Impact of data source choice on multimorbidity measurement: a comparison study of 2.3 million individuals in the Welsh National Health Service

Clare MacRae, Daniel R Morales, Stewart W Mercer, Nazir I Lone, Andrew Lawson, Emily Jefferson, David McAllister, Marjan van den Akker, Alan David Marshall, Sohan Seth, Anna Rawlings, Jane Lyons, Ronan Lyons, Amy Mizen, Eleojo Abubakar, Chris Dibben, Bruce Guthrie

Research output: Contribution to journalArticlepeer-review

Abstract / Description of output

Measurement of multimorbidity in research is variable, including choice of data source used to ascertain conditions. We compared estimated prevalence of multimorbidity and associations with mortality using different data sources.

Cross-sectional study of SAIL Databank data including 2,340,027 individuals of all ages living in Wales on 01 January 2019. Comparison of prevalence of multimorbidity and constituent 47 conditions using data from primary care (PC), hospital inpatient (HI), and linked PC-HI data sources, and examination of associations between condition count and 12-month mortality.

Using linked PC-HI compared with only HI data, multimorbidity was more prevalent (32.2% versus 16.4%), and the population of people identified as having multimorbidity was younger (mean age 62.5 versus 66.8 years) and included more women (54.2% versus 52.6%). Individuals with multimorbidity in both PC and HI data had stronger associations with mortality than those with multimorbidity only in HI data (adjusted odds ratio 7.9 [95%CI 7.6-8.2] versus 4.7 [95%CI 4.5-4.8] in people with ≥4 conditions). Prevalence of conditions identified using only PC versus only HI data were significantly higher for 37/47 and significantly lower for 10/47: the highest PC/HI ratio was for depression (14.2 [95%CI 14.1-14.4]) and lowest for aneurysm (0.51 [95%CI 0.5-0.5]). Agreement in ascertainment of conditions between the two data sources varied considerably, being slight for five (Kappa <0.20), fair for 13 (Kappa 0.21-0.40), moderate for 17 (Kappa 0.41-0.60), and substantial for 12 (Kappa 0.61-0.80) conditions, and by body system was lowest for mental and behavioural disorders. The percentage agreement, individuals with a condition identified in both PC and HI data, was lowest in anxiety (4.6%) and highest in coronary artery disease (62.9%).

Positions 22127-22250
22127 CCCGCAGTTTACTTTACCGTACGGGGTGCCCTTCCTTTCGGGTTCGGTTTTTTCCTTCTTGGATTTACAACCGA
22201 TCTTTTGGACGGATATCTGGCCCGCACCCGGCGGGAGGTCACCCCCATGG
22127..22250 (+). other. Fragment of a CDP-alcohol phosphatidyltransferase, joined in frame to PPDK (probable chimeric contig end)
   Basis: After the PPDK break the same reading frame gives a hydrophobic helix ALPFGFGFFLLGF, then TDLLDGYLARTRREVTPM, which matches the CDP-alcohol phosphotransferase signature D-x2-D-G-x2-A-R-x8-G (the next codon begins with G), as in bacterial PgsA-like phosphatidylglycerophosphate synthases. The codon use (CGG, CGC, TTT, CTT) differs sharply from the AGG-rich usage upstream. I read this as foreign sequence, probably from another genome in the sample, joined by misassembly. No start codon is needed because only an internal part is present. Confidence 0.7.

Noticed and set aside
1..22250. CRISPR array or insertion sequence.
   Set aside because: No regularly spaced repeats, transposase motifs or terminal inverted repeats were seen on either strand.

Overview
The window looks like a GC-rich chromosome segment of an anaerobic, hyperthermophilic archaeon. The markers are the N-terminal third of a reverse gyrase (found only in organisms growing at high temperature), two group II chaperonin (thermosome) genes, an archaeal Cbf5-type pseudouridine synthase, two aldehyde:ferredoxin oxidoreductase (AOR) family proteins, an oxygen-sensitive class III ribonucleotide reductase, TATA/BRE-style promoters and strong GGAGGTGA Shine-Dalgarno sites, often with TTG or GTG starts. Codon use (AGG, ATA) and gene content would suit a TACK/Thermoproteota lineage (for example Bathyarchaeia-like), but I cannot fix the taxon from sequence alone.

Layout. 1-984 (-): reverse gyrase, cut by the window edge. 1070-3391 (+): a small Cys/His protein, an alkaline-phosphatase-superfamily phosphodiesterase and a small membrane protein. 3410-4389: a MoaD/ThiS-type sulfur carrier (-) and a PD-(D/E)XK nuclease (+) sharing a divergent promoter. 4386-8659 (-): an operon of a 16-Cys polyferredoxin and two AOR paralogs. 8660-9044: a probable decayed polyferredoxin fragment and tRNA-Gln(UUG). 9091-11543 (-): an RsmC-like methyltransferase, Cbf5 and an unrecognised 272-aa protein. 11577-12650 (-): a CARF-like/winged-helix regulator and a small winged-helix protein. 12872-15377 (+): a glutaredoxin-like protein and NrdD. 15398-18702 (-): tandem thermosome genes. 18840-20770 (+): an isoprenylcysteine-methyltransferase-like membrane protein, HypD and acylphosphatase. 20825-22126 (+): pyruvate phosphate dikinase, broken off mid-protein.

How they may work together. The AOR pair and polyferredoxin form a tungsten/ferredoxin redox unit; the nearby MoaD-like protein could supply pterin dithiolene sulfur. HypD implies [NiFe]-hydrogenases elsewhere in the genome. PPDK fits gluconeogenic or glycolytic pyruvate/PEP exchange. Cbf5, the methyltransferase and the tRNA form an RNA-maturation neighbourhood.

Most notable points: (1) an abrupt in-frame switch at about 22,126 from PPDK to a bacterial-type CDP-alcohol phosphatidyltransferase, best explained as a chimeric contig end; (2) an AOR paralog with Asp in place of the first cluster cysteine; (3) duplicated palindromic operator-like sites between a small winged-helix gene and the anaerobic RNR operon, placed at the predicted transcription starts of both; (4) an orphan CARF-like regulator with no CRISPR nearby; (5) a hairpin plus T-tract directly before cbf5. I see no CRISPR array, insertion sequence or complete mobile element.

Use of single data sources may underestimate prevalence when measuring multimorbidity and many important conditions (especially mental and behavioural disorders). Caution should be used when interpreting findings of research examining individual and multiple long-term conditions using single data sources. Where available, researchers using electronic health data should link primary care and hospital inpatient data to generate more robust evidence to support evidence-based healthcare planning decisions for people with multimorbidity.
Original languageEnglish
Article number309
Number of pages25
JournalBMC Medicine
Publication statusPublished - 15 Aug 2023

Keywords / Materials (for Non-textual outputs)

  • electronic health records
  • multimorbidity
  • epidemiology


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